Americans are not looking for additional convenience, lower prices or more places to shop when it comes to alcohol regulation. Instead, they want a focus on public safety and better law enforcement. Those are some of the key messages from a recent national poll, commissioned by the Center for Alcohol Policy (CAP).
Why? First, the public is very supportive of alcohol regulation understanding that alcohol is not an ordinary commodity and that reducing regulations could make problems worse. Sixty-three percent said they thought alcohol regulations are “about right” in their state; only 15% said they are too restrictive and 9% said they are too lenient. Second, a sizeable portion of the public has been personally harmed by alcohol. In the CAP poll, 24% said they have experienced a “personal tragedy” because of it. In a 2017 poll conducted by the Gallup organization, 33% said that drinking had been a cause of trouble in their family. Also, 88% say they are satisfied with the “variety of alcohol products available” and 78% say they disagree with the idea that “there are not enough places in my community to buy alcohol.” In fact, 62% say increasing outlets would cause more problems. And, 54% disagree with the statement that the “price of alcohol in my community is too high.”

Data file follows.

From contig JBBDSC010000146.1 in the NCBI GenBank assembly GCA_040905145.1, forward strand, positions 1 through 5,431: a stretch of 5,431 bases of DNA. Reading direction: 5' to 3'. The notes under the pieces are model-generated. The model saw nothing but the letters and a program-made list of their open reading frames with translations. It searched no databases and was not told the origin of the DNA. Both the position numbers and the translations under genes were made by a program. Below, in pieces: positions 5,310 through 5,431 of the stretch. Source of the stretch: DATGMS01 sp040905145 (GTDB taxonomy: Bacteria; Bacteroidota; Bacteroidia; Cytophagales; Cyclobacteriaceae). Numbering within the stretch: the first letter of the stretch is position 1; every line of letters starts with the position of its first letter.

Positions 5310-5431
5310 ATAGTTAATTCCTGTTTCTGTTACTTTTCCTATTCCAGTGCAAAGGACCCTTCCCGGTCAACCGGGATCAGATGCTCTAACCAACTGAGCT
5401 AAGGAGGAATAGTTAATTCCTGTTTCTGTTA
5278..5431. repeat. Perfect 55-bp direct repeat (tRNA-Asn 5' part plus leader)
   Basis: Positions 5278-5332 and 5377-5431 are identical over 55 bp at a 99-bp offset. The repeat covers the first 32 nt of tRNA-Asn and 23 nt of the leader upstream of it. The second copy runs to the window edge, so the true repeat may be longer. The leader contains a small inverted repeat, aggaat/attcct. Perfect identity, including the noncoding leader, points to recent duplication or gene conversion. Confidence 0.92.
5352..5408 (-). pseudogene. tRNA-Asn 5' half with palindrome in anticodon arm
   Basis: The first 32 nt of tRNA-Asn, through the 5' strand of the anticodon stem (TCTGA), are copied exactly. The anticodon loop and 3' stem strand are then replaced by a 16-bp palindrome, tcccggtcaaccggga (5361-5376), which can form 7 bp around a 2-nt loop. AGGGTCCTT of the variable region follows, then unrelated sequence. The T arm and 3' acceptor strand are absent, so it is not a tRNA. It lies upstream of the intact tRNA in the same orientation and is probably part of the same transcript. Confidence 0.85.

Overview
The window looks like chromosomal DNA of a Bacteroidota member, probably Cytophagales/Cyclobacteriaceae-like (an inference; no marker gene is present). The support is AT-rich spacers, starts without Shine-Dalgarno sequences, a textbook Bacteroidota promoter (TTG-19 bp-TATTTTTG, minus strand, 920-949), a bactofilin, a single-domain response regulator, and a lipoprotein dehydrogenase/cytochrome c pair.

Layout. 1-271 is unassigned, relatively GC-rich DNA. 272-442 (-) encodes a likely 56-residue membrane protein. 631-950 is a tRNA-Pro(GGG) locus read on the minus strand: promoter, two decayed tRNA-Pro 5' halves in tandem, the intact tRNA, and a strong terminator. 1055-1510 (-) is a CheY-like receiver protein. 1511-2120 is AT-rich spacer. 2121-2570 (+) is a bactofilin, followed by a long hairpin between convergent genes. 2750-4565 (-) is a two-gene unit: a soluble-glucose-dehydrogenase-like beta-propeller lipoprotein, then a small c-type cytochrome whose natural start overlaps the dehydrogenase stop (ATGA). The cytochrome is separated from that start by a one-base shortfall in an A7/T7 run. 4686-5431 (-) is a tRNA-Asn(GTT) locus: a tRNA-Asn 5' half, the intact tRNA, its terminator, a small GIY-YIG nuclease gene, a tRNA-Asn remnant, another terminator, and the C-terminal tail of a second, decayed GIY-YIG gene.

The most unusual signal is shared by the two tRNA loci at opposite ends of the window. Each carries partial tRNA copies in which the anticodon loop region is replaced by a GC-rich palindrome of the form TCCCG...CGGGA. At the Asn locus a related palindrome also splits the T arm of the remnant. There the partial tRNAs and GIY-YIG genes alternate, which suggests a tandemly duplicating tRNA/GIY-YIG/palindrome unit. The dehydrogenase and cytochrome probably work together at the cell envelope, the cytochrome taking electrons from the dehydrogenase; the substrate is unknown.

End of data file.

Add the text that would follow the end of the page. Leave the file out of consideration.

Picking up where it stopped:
So why would lawmakers be eager to loosen alcohol regulations, add alcohol outlets, create new licenses and fail to increase funding for enforcement? The disconnect may be due to the fact that leaders rarely hear from the general public or the public health community on this issue, but they do hear from industry representatives—especially large, national corporations that have substantial funds to pay for lobbyists and to make campaign contributions. They hear that our regulations are “antiquated”. They hear that alcohol should not be treated any different from other products. They hear that customers are crying for “better prices” and greater convenience. These things are just not true.
Here are some key results from the poll:
1. Most important consideration for lawmakers in crafting alcohol regulations:
77% Reducing drunk driving
70% Protecting health and public safety
62% Reducing underage drinking
52% Encouraging moderation
48% Creating more jobs
42% Increasing economic development
28% Giving consumers more choices
22% Lowering prices
19% Allowing more businesses to produce and sell alcoholic products
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